Frequency dependent impairment of synaptic vesicle endocytosis in dynamin 1–KO neurons (A) Representative traces from WT (left panel) and KO (right panel) synapto-pHluorin expressing neurons stimulated in the presence (blue circles) or absence (black squares) of bafilomycin (Baf). A 10-Hz field stimulation began at t = 0 and ended after 30 s (300 action potentials, no Baf) or 90 s (900 action potentials, Baf). (B) Brief application of extracellular, membrane impermeant acid rapidly quenches all surface synapto-pHluorin in the prestimulus period (KO neuron). Following a 30-s stimulus (end marked by arrow), the fluorescence is quenched to the same level as the prestimulus period. The average degree of quenching poststimulus was 94.0 ± 1.4% in WT (n = 5) and 94.6 ± 1.0% in KO (n = 8). (C) The pooled average kinetics of exocytosis (exo = ΔFBaf) from WT (blue) and KO (green) neurons after 900 action potentials (10 Hz in presence of bafilomycin) and the pooled average kinetics of endocytosis (endo = ΔFBaf – ΔFno Baf) from WT (red) and KO (cyan) neurons after 300 action potentials at 10 Hz (stimulus ends at first arrow). The dashed line indicates the extent of exocytosis at the 30-s time point where endocytosis to exocytosis ratios (endo/exo) are calculated. Error bars are shown at two time points on the endocytosis curves (n = 9 for both WT and KO). (D) The average endo/exo ratio after 300 action potentials at 10 Hz as determined by using either synapto-pHluorin (spH) or synaptotagmin1 (syt1)-pHluorin (gray bars). Rescue refers to dynamin 1–KO cells that were cotransfected with synapto-pHluorin and dynamin 1, dynamin 2, or dynamin 3. (E) Endo/exo ratios following 300 action potentials at different frequencies. (F) Mean Endo/exo ratios after 300 action potentials (10 Hz) in 0.75 mM [Ca2+]. The numbers shown in parentheses in (D, E, and F) represent the number of independent experiments and error bars in this figure show ± SEM.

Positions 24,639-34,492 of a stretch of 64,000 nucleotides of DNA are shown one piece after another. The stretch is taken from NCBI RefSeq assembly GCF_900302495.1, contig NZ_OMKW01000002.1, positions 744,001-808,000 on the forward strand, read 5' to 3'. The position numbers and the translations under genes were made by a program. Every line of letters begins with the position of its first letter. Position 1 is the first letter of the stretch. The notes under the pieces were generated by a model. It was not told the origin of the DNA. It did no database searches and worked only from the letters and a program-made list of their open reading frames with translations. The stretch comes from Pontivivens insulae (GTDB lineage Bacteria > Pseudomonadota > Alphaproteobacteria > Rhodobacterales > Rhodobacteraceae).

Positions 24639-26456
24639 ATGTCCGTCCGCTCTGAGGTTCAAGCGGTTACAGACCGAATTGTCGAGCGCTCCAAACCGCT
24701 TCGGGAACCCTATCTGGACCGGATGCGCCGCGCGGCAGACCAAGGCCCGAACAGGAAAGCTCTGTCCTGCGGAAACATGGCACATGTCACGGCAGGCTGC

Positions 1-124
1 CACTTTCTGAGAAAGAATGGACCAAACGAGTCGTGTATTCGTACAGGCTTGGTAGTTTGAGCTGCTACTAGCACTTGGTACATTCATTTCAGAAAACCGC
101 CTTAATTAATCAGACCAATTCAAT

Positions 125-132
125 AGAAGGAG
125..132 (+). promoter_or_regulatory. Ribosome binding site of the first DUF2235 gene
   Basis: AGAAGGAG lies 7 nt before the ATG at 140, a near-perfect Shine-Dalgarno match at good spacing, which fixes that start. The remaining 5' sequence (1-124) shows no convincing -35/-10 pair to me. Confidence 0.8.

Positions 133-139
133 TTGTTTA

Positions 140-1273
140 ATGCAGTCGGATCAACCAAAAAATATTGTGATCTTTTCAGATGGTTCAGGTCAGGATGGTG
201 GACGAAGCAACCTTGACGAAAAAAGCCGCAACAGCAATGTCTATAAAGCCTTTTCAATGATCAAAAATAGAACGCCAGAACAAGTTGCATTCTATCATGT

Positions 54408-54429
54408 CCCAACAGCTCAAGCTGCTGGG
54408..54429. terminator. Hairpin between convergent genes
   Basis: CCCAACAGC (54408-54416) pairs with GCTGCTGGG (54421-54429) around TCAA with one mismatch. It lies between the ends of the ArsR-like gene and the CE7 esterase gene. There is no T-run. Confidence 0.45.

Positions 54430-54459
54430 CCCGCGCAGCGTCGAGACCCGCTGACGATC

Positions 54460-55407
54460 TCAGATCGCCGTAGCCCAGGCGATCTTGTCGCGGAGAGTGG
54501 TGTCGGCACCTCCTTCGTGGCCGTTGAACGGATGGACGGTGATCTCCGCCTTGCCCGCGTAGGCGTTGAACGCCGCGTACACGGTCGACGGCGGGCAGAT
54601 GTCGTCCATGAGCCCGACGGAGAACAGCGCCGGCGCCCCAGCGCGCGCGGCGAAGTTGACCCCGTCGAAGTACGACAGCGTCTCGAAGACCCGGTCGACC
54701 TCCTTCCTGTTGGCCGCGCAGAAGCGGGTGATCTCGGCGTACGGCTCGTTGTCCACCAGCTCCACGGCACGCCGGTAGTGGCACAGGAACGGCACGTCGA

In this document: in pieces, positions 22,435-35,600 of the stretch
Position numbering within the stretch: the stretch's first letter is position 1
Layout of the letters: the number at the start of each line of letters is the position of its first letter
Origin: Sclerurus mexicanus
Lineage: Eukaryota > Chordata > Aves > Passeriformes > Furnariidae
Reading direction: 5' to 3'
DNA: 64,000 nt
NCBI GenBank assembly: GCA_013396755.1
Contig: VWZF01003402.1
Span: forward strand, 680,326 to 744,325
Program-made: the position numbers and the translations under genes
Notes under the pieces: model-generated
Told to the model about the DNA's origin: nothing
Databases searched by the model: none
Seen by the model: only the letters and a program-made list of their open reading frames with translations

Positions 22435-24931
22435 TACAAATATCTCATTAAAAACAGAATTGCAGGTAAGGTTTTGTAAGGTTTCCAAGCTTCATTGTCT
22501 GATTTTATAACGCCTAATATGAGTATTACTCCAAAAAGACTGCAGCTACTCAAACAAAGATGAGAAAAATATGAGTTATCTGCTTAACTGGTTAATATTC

This result was confirmed by a different experimental protocol involving both synapto-pHluorin and the H+-ATPase (adenosine triphosphatase) inhibitor bafilomycin, which block synaptic vesicle reacidification, thus quenching the pHluorin signal after endocytosis (23). At WT but not at KO synapses, the increase in fluorescence produced by 300 action potentials delivered at 10 Hz was higher in the presence of bafilomycin, the “endocytosis-blind” condition (Fig. 5, A and C). Acid-quench experiments excluded the possibility that this difference was due to a defect in acidification (Fig. 5B). Similarly, this difference could not be attributed to differences in exocytosis rates during stimulation (Fig. 5C). As observed above (fig. S8), when the stimulus was removed, fluorescence declined in both sets of synapses at remarkably similar rates. Nonetheless, as 33% of the membrane that had undergone exocytosis had already been recovered by endocytosis during the stimulus, recovery to prestimulus levels was faster in the control synapses (Fig. 5C). Similar results were obtained using synaptotagmin-pHluorin (24) as the reporter of synaptic vesicle recycling (Fig. 5D). The endocytic blockade during stimulation was fully rescued if dynamin 1 was cotransfected into the KO neurons along with synapto-pHluorin (Fig. 5D). When cotransfected under the same conditions, i.e., conditions that result in overexpression, dynamin 3 produced an efficient rescue but dynamin 2, only a partial rescue (Fig. 5D). This result demonstrates that all three dynamin isoforms can participate in synaptic vesicle endocytosis, but also reveals a greater functional similarity between dynamin 1 and 3. It further suggests that dynamin 1–independent recycling is mediated by dynamin 2 and/or 3, consistent with the complete block of synaptic vesicle endocytosis by pharmacological inhibition of dynamin that is not isoform-specific (12, 25).